Uncertainties in the response of vegetation to rising atmospheric CO2 concentrations1,2 contribute to the large spread in projections of future climate change3,4. Climate–carbon cycle models generally agree that elevated atmospheric CO2 concentrations will enhance terrestrial gross primary productivity (GPP). However, the magnitude of this CO2 fertilization effect varies from a 20 per cent to a 60 per cent increase in GPP for a doubling of atmospheric CO2 concentrations in model studies5,6,7. Here we demonstrate emergent constraints8,9,10,11 on large-scale CO2 fertilization using observed changes in the amplitude of the atmospheric CO2 seasonal cycle that are thought to be the result of increasing terrestrial GPP12,13,14. Our comparison of atmospheric CO2 measurements from Point Barrow in Alaska and Cape Kumukahi in Hawaii with historical simulations of the latest climate–carbon cycle models demonstrates that the increase in the amplitude of the CO2 seasonal cycle at both measurement sites is consistent with increasing annual mean GPP, driven in part by climate warming, but with differences in CO2 fertilization controlling the spread among the model trends. As a result, the relationship between the amplitude of the CO2 seasonal cycle and the magnitude of CO2 fertilization of GPP is almost linear across the entire ensemble of models. When combined with the observed trends in the seasonal CO2 amplitude, these relationships lead to consistent emergent constraints on the CO2 fertilization of GPP. Overall, we estimate a GPP increase of 37 ± 9 per cent for high-latitude ecosystems and 32 ± 9 per cent for extratropical ecosystems under a doubling of atmospheric CO2 concentrations on the basis of the Point Barrow and Cape Kumukahi records, respectively.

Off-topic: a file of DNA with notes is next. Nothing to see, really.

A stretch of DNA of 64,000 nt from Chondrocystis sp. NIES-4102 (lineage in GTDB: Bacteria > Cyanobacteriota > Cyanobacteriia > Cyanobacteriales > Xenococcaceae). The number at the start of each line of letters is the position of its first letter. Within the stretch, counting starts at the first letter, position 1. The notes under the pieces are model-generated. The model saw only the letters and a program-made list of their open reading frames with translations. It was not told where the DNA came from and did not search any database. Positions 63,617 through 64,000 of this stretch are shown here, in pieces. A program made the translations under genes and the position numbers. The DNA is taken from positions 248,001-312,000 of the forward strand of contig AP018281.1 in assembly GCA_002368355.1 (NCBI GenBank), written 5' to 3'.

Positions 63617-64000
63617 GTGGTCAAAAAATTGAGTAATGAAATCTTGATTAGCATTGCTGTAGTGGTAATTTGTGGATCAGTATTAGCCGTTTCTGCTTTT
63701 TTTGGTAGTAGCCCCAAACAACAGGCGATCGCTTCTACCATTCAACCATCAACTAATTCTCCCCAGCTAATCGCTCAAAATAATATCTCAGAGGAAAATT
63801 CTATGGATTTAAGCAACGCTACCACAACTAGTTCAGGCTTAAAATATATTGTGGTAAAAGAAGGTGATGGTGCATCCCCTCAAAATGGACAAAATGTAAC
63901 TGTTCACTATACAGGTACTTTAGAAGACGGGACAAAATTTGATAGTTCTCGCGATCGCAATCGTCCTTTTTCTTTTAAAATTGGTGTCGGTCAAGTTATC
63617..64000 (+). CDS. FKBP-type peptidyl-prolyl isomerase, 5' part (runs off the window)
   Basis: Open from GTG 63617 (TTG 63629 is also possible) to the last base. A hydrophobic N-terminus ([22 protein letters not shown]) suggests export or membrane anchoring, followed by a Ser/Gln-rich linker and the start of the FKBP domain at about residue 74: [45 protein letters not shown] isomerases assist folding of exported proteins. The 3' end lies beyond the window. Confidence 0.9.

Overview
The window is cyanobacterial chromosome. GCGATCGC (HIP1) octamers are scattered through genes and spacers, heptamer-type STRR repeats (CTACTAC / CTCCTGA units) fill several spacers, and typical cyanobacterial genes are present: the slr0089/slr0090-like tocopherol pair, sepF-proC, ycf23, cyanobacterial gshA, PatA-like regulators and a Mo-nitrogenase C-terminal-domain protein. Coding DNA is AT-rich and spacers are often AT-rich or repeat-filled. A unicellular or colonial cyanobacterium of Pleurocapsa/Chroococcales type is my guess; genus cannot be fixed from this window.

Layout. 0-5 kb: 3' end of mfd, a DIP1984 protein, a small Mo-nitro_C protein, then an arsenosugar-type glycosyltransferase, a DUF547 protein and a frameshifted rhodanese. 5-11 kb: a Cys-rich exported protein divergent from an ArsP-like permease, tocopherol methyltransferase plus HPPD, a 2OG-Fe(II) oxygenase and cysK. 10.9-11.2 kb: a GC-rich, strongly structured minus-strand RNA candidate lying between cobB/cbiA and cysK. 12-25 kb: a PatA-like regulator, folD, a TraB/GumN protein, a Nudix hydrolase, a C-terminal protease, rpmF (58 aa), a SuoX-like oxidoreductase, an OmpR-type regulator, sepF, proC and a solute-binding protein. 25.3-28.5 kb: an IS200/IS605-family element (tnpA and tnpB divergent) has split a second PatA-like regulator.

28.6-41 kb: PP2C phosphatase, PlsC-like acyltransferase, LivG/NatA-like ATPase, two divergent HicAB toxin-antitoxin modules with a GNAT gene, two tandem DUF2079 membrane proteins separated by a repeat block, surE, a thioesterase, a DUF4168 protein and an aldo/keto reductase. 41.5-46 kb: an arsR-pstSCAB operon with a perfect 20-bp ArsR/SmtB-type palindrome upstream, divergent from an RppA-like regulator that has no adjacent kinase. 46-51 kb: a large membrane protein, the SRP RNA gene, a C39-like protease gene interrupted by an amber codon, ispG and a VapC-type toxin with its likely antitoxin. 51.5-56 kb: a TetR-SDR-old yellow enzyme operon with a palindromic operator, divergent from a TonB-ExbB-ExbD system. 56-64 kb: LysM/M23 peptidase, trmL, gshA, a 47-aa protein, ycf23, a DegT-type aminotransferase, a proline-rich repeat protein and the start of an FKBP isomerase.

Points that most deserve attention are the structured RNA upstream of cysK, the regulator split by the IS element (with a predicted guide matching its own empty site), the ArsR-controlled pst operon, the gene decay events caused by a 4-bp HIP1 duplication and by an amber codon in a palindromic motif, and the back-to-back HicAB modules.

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This work was funded by the Horizon 2020 European Union’s Framework Programme for Research and Innovation under Grant Agreement No. 641816, the Coordinated Research in Earth Systems and Climate: Experiments, kNowledge, Dissemination and Outreach (CRESCENDO) project and the DLR Klimarelevanz von atmosphärischen Spurengasen, Aerosolen und Wolken: Auf dem Weg zu EarthCARE und MERLIN (KliSAW) project. We acknowledge the World Climate Research Programme (WCRP) Working Group on Coupled Modelling (WGCM), which is responsible for CMIP, and we thank the climate modelling groups for producing and making available their model output. For CMIP the US Department of Energy’s Program for Climate Model Diagnosis and Intercomparison provides coordinating support and led the development of software infrastructure in partnership with the Global Organization for Earth System Science Portals. We thank ETH Zurich for help in accessing data from the ESGF archive.
About this article
Nature Climate Change (2018)